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'Parent Power Index' Puts Familiar States in Top Policy Spots

The Center for Education Reform, a group with a relatively long tenure advocating for charters, vouchers, and test-based teacher evaluations, has released its state rankings on its "Parent Power Index." The center classifies such power as when parents have "access to quality educational options and are provided with good information to make smart decisions about their children's education." No. 1 on the index is Indiana, which scores an 87 out of 100.

Who else gave Indiana top marks among states for its education policy in 2013? The American Legislative Exchange Council. ALEC gave the state a 3.49 GPA in its latest "Report Card on American Education" (just .01 points short of an A-, if you want to be technical) and, perhaps more importantly, has model legislation that seeks to replicate key portions of Indiana's major education policy changes, including vouchers and changes to teacher evaluations. And who else ranked the Hoosier State very highly on education policy, if not quite at the top? Michelle Rhee's StudentsFirst advocacy group, which ranked the state third overall. Other states ranked in the top six by all three groups were Florida and Louisiana. Arizona was ranked no lower than eighth among the triumvirate, while Ohio did no worse than 10th.

Elements of "parent power" championed by the Center for Education Reform include access to online learning and transparency about teacher and school information, in addition to the "charter and choice" elements. The center puts its opinion in colloquial, simple fashion: "Indiana has been called the 'reformiest' state for good reason."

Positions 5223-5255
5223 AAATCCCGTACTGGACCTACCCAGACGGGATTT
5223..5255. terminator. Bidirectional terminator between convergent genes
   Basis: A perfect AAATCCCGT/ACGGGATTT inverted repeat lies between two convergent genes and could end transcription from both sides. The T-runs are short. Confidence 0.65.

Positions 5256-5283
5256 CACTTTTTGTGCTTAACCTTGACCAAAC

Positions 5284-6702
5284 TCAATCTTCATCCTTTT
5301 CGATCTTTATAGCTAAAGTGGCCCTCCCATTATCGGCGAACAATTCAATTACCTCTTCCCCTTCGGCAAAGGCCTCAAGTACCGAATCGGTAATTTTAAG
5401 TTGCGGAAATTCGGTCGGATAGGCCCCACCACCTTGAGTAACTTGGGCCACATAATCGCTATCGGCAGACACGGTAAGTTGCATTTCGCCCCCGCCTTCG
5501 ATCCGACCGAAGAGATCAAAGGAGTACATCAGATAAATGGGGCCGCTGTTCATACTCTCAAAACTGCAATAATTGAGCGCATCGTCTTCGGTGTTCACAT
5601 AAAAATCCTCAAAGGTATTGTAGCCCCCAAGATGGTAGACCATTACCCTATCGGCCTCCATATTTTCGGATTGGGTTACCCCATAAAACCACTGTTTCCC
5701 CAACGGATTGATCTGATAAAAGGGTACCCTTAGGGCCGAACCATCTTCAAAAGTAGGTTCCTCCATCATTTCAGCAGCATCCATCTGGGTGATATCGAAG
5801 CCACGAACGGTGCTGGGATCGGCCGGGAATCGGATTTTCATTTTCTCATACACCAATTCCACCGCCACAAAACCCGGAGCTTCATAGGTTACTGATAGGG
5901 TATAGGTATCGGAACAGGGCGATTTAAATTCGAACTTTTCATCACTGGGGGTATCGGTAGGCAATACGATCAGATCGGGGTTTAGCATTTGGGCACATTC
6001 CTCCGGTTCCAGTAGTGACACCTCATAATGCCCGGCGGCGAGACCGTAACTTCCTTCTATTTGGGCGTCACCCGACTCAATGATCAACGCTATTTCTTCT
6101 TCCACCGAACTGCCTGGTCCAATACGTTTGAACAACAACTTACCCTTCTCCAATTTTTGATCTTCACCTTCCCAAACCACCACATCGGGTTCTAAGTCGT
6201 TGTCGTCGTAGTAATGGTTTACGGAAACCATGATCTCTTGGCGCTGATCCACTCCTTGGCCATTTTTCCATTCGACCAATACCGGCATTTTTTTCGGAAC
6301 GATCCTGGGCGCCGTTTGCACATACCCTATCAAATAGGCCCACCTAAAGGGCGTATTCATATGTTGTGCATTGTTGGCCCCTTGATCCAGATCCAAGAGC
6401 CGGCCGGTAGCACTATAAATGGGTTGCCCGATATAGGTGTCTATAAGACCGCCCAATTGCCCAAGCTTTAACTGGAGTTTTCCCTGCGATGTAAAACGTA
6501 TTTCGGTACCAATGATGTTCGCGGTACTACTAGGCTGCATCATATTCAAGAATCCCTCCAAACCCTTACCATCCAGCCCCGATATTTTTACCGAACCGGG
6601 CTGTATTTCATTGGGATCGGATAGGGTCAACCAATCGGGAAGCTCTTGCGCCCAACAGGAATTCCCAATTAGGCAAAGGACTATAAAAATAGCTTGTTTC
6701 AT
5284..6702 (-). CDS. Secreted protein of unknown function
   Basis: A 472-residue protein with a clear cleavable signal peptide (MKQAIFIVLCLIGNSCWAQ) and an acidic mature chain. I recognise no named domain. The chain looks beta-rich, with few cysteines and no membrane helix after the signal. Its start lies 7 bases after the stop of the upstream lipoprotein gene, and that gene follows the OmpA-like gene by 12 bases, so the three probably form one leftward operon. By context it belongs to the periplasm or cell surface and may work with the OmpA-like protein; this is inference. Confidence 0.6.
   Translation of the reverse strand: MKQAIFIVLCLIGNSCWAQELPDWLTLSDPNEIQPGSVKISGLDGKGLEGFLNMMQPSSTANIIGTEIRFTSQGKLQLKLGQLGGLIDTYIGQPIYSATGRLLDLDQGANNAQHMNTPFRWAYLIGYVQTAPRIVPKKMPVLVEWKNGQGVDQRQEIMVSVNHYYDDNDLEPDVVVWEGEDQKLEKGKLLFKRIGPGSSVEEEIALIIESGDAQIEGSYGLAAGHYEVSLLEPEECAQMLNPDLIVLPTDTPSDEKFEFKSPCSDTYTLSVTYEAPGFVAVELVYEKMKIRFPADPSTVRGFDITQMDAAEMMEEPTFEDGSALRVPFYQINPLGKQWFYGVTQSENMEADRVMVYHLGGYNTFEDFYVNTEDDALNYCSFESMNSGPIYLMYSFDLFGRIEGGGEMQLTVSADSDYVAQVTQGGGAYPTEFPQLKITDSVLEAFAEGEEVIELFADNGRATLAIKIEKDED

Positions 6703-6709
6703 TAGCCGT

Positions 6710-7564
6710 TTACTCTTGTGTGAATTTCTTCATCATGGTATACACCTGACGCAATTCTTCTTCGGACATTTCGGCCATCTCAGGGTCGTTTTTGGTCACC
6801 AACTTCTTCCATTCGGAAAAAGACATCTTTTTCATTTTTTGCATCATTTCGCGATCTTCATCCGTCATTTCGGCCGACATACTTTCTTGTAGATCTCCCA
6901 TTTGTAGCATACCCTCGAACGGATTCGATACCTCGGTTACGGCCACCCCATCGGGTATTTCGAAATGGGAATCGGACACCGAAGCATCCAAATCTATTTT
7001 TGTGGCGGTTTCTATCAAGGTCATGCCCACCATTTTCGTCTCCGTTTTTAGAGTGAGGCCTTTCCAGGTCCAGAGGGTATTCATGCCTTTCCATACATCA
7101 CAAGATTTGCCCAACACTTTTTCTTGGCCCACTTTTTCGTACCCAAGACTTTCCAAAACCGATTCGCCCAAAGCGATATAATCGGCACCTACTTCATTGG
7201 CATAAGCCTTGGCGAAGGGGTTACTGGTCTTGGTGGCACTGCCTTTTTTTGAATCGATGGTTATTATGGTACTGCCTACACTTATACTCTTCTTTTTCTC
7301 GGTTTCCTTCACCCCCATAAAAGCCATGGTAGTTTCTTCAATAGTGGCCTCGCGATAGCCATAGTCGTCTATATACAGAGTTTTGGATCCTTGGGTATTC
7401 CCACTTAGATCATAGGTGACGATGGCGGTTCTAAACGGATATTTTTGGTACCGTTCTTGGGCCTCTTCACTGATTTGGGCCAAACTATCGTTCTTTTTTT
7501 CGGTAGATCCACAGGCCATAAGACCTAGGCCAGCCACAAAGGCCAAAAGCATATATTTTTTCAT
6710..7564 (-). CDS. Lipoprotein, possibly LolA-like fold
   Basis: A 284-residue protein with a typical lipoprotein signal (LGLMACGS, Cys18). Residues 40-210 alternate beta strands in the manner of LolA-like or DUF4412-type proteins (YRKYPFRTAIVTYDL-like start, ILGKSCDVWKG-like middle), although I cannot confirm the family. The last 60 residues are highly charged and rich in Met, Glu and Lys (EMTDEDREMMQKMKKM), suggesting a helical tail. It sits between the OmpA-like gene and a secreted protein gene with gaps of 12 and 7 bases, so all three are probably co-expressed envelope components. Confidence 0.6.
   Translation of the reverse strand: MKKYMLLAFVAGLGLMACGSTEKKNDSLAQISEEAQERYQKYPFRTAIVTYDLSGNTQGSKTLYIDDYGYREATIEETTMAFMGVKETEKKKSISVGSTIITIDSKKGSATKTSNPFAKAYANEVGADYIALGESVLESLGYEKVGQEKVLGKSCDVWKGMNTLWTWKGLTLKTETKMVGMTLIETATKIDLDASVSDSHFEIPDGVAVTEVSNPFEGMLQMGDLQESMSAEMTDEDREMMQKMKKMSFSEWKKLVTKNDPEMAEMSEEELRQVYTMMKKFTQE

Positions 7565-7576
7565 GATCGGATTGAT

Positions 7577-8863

Each group differs in the methodology it creates for the rankings. But there are undeniable similarities between the lists near the top. It's also worth pondering whether groups and individuals like these pushing for major policy changes can sustain the same recent rate of change, given how the 2010 gubernatorial elections aided some of their efforts. I've heard some sentiment from the school choice community that 2013 isn't shaping up to be a banner year like 2011 and 2012 were, although of course 2014 could turn out to be a great year for choice advocates once again.

While the lists certainly aren't carbon copies (look at Maryland's disparate places on these rankings), could these report cards and scorecards start to calcify, especially near the top? If they do, does their impact decline? What are the realistic prospects for states in the middle of or at the bottom of these lists, particularly those with political cultures lukewarm or hostile to policies these groups like, to really move up the rankings? And speaking of the Old Line State, it would only be fair to say here that Maryland has occupied the top spot on the Quality Counts report from Education Week for five straight years.

A major shakeup in the ALEC, CER and StudentsFirst lists would certainly create more buzz at places like this blog. But as you can see from the right side of the web page for the StudentsFirsts report card, a key objective of its list is to spur people to "email your legislator" and similar actions. Of course, the reaction to such lists from people with very different education policy perspectives can be summed up in this tweet today: "(And) by 'parent power,' you mean corporate support and imposition in the guise of helping parents."

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